AnnArbor.com file photo
Added Clayton: “I think they are complementary, and I think what ArtPrize is doing is extremely interesting and it will be a model for a lot of new events across the country.”
Any art-related event that gets Michigan national recognition is a bonus in the arts world, they said.
Maggie Ladd, director of the South University Art Fair, said attracting quality artists to the Ann Arbor Art Fair has never been an issue; the majority of artists return if they are invited back.
“(The Ann Arbor Art Fair) has quality, size and longevity,” she said. “We’ve been industry leaders for a long time.”
Visions for the future
Although the fair is always being improved, there is still work to do, the organizers said.
Ladd said for the Ann Arbor Art Fair to remain “cutting edge,” they need to invest in things like an Android application, social media and a joint art fair website.
“Keeping the fairs cutting edge and keeping up with everything we need to do to maintain our standards — that’s where the competition comes in,” she said. “Those things are all very expensive and very hard for nonprofits to pull off.”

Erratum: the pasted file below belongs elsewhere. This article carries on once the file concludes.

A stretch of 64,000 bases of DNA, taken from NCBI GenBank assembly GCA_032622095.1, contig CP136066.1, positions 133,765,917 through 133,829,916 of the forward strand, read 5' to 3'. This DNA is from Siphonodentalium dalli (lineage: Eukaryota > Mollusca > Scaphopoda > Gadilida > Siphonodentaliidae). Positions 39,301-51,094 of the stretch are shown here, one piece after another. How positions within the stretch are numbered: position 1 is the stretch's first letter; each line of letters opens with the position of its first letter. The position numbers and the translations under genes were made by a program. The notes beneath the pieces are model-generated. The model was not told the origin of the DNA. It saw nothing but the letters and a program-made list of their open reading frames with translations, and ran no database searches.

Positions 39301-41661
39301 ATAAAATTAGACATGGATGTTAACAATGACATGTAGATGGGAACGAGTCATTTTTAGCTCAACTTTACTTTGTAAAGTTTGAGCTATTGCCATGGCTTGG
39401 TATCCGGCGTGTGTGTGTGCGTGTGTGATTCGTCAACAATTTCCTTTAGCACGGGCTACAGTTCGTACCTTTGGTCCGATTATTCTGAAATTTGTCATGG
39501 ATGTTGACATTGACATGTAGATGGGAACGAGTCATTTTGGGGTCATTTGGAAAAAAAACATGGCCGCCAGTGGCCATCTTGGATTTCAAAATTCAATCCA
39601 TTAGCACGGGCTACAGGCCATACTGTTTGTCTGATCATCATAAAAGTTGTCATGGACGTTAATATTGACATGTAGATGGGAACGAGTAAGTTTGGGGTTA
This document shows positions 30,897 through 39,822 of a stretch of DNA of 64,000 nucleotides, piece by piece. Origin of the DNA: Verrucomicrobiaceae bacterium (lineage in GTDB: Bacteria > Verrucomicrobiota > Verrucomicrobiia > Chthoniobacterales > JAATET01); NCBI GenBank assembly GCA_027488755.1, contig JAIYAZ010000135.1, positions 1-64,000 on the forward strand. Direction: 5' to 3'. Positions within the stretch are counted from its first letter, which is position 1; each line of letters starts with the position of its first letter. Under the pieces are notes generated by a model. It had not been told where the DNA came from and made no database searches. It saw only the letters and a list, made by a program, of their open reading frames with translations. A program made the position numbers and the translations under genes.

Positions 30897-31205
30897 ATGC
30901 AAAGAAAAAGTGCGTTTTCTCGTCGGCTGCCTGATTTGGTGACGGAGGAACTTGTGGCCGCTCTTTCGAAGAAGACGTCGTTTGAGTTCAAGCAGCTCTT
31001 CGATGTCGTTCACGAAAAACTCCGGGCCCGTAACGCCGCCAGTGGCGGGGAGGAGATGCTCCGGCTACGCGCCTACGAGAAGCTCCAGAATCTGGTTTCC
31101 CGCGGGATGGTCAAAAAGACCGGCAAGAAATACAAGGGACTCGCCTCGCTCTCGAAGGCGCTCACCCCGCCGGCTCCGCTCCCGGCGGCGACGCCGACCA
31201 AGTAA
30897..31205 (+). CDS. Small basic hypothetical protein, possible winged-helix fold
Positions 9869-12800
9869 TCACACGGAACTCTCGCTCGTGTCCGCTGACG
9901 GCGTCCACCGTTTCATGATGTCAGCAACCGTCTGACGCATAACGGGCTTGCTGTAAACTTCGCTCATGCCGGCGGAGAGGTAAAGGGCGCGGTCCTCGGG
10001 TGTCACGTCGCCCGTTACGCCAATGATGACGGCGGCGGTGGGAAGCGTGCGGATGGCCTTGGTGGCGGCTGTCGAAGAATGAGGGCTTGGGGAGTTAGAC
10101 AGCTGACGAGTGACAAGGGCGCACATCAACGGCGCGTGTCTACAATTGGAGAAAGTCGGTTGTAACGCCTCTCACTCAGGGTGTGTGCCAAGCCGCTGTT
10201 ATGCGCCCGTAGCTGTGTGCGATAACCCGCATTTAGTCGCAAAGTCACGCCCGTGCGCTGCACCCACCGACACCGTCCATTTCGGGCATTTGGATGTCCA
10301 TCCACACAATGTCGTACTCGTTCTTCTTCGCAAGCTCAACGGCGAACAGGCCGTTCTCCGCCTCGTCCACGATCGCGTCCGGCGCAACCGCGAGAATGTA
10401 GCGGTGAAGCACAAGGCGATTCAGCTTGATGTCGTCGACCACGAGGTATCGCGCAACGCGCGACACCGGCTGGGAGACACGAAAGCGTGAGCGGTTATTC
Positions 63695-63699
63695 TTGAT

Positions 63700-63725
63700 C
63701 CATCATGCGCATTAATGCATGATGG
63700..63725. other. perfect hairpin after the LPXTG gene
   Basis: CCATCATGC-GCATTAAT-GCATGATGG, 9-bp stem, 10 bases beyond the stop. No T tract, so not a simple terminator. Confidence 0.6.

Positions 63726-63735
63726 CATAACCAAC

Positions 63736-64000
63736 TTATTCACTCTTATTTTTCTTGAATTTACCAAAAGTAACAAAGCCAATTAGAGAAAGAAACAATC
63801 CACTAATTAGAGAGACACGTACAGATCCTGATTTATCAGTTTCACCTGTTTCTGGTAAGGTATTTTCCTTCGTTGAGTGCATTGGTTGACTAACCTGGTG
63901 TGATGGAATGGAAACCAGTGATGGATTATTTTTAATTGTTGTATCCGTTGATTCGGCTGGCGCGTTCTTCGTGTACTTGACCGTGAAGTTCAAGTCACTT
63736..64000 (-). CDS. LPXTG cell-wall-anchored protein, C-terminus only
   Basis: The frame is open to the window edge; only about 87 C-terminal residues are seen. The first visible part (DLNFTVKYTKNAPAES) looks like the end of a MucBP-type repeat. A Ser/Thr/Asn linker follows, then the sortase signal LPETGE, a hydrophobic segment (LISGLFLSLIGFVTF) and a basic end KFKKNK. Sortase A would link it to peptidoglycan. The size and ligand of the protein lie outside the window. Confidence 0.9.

Melanie Maxwell I AnnArbor.com file photo
The art fair directors also discuss other changes, like shifting the days of the fair or expanding the entertainment offerings, but that would require input from the artists, merchants and city, and it’s probably not something that would happen anytime soon.
“We daydream a lot about what we could do,” Clayton said. “What about something where artists could display their work in various places around Ann Arbor year-round? Should we shift the days from Wednesday to Saturday, to Thursday to Sunday?”
“I don’t think we are in a position right now to make a major change, but I think we’re in a position to assess what we’re doing and how we’re doing it,” she added.
As for the size of the fair, the directors agreed: At the moment, it’s ideal.
“I would never want to make this fair so big that it becomes truly hard for a fairgoer to enjoy it,” Clayton said. “But I want it to remain one of the largest fairs in the country, because that is who we are and how we built our reputation.”